“The trouble with most of us is that we would rather be ruined by praise than saved by criticism.” (Norman Peale)
Of course, there is a difference from giving someone criticisms just for the sake of feeling superior, and a difference when you give constructive criticisms in a good manner. There is a fine line between giving advice because you’re arrogant, or because you have genuinely good intentions and want the best for the person.
There was a true story I once heard from a halaqa gathering. Two little boys noticed an older man in the washroom performing his wudu (ablution) wrong. Rather than storming to him and making him feel like an idiot, they approached him and said, “Excuse me, we would like to confirm our way of doing wudu is correct. Can you please watch us?”
Just by watching them both, the old man knew immediately he was doing it wrong. He learned from them without having to be humiliated in the progress.
That is gracious and beautiful advice. It doesn’t always have to be that secretive– but the manner in which one gives feedback makes a huge difference.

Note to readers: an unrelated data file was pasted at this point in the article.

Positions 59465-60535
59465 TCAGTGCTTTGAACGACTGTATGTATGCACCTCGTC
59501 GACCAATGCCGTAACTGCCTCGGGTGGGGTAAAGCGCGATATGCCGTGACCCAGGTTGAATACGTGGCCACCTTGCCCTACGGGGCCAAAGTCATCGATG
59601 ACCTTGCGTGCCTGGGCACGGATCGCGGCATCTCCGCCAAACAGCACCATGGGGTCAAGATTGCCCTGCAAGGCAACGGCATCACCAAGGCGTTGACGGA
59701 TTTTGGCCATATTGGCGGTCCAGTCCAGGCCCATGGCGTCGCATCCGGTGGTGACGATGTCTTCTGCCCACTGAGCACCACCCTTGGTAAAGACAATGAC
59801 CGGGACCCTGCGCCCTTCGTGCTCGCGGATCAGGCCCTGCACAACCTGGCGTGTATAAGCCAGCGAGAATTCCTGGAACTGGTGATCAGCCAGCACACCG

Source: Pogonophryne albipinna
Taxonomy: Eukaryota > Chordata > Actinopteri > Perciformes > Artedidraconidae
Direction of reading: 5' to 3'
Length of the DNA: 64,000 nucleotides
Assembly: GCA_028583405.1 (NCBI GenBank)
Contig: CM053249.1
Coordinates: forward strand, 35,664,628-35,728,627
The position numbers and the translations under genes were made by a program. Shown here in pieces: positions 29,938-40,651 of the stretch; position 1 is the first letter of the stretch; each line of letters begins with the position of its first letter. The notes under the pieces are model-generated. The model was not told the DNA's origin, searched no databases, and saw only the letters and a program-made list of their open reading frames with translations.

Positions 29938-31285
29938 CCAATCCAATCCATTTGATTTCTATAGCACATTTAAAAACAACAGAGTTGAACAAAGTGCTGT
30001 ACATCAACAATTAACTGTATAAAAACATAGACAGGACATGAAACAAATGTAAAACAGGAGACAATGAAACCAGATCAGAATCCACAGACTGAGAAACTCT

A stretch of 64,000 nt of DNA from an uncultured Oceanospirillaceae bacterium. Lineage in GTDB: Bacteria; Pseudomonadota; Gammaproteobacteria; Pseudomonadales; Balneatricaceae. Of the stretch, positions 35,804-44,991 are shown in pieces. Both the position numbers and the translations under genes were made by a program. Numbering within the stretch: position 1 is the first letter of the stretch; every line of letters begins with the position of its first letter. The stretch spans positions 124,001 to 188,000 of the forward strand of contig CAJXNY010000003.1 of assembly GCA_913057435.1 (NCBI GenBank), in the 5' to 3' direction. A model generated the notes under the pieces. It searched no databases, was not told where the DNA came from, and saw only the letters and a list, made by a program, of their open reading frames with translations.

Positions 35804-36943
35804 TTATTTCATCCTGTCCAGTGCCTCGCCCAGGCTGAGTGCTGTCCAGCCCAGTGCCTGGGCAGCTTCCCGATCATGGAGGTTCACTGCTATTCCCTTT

“People don’t care how much you know until they know how much you care.”
“Love without criticism brings stagnation, and criticism without love brings destruction.” (John W. Gardner)
May God make all of us positive influences on people’s lives, a reason that they become better & stronger individuals, and not a reason their hearts harden or their behavior becomes bitter. Our goal in giving them feedback should not be for the purpose of making ourselves feel good.
“Our job is to help as many people to free themselves– even from us.” (Imam Afroz Ali)
I’m not sure why I’m writing this blog post– it’s not like I’m a role model in feedback giving– but it was just something on my mind. I am so blessed to know and be working with so many people in university that are so humble and always looking to improve themselves. God’s blessings on their sincere efforts are evident for anyone to see.
Wish you all a blissful day 🙂